Even before Creation, God put forth a plan of redemption for mankind. After the fall, God placed cherubim to guard the way back into the Garden of Eden. Likewise, the final plague of the ten plagues against Egypt was the worst: the death of each family’s firstborn. The only way to protect against the plague was by painting blood on the doorway of the Israelites’ homes.
And so we come to Leviticus and the construction of the tabernacle. The Day of Atonement (Yom Kippur) was the most important day on the Jewish calendar. Within the tabernacle was an inner room, the holy of holies, where the priest would make a sin offering. There were specific instructions on how this was to be done. The priest was to confess all of Israel’s sins. (This serves to remind us of what Christ has done on our behalf.)
At that time, you could not approach God directly. Only the priest was allowed to enter the holy of holies, so a sinner could not come before God on his own behalf. Even then, the only way the priest could approach God was with the blood of a sin offering. God did meet man at the mercy seat (the lid on the Ark of the Covenant). The priest came with blood on his hands. This was the place where sins were forgiven. Cherubim, hammered out of gold, stood atop the mercy seat.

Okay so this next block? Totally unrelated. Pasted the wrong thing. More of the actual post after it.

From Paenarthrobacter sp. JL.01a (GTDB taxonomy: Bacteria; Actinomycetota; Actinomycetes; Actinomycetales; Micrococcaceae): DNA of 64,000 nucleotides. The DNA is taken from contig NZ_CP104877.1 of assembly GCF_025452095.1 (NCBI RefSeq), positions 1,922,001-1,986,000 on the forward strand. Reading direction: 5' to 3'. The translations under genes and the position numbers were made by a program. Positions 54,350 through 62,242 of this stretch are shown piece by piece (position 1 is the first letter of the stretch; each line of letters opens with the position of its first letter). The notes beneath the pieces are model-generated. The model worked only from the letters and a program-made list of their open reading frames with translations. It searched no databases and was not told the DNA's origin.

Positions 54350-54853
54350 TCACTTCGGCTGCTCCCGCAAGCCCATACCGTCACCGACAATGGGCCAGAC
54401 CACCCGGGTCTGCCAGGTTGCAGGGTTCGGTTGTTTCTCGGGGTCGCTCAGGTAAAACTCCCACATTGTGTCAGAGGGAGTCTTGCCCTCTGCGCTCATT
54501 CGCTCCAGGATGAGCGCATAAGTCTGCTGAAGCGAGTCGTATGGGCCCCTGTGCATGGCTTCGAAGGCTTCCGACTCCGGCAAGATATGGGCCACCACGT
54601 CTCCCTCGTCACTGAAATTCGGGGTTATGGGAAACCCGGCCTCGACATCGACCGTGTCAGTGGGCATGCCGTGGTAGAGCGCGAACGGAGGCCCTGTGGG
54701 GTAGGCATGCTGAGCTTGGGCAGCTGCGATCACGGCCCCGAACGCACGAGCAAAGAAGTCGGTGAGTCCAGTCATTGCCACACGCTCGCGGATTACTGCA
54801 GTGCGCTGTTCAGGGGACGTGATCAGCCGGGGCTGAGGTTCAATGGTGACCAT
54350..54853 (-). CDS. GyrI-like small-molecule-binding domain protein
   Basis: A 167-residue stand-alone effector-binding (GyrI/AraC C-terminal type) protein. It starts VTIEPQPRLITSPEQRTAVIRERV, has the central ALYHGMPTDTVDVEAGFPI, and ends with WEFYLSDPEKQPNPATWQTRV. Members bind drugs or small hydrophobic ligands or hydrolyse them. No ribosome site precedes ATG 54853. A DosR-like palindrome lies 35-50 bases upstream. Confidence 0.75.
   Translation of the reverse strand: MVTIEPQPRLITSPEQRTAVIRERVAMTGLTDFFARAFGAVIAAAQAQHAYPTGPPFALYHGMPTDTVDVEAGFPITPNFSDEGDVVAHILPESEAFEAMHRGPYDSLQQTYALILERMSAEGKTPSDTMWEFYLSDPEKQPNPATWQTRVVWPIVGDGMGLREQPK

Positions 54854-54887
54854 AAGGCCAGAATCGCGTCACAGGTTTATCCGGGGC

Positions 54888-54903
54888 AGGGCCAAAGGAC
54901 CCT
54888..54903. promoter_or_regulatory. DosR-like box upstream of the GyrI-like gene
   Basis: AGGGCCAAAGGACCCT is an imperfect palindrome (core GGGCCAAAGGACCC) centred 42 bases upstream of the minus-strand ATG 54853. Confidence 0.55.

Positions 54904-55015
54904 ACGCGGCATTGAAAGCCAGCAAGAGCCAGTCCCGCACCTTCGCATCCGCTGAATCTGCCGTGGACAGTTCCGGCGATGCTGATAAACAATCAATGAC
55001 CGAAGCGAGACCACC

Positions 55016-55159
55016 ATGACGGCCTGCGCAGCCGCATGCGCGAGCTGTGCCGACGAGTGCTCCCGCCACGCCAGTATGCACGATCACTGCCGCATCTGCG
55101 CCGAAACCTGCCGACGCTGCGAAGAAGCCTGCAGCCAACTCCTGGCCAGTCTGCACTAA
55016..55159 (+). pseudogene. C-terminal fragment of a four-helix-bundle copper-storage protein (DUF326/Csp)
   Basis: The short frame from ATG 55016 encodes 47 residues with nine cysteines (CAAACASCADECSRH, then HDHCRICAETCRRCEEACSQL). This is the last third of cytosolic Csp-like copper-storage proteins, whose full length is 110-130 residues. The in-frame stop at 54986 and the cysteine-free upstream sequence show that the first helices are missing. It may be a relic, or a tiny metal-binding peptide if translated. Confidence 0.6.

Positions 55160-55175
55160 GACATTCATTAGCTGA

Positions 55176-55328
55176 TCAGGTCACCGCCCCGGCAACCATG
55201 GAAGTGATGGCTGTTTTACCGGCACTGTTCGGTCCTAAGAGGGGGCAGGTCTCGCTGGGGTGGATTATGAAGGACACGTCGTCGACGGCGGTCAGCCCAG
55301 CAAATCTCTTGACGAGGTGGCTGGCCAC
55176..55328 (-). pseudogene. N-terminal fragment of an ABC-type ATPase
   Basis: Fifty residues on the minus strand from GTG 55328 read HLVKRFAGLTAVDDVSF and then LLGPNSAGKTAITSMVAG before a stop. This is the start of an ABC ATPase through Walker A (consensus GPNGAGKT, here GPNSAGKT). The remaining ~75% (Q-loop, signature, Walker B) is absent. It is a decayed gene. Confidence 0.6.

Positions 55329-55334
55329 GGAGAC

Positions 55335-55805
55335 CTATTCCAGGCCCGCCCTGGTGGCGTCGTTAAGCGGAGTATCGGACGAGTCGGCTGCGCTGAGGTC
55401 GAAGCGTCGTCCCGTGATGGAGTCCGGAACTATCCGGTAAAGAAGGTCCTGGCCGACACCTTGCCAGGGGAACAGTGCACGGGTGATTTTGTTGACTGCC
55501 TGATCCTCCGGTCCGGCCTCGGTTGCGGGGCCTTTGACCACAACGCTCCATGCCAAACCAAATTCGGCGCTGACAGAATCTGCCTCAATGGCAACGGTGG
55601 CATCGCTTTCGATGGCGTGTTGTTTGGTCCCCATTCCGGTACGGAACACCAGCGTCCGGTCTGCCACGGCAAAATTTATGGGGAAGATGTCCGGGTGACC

Inside the ark was the law of God. Yet we have broken the law. No man in his sin can possibly commune with a holy God. There had to be a plan for man’s redemption. Just like the mercy seat, blood not only had to be shed, it had to be applied. We could not reach mercy; it came literally running to us. Man cannot get to God on his own.
In Leviticus, the priest (Aaron) served as mediator between sinful men and a holy God. Today our mediator is Christ. Now, Jesus is our great high priest and Christ is our only way to God. Every sin we have ever committed and ever will commit has to be paid for, because no sin can ever come before God. We either allow Christ to pay for our sin or we will pay for it ourselves by spending eternity with the devil. One dies so that the multitude may be set free.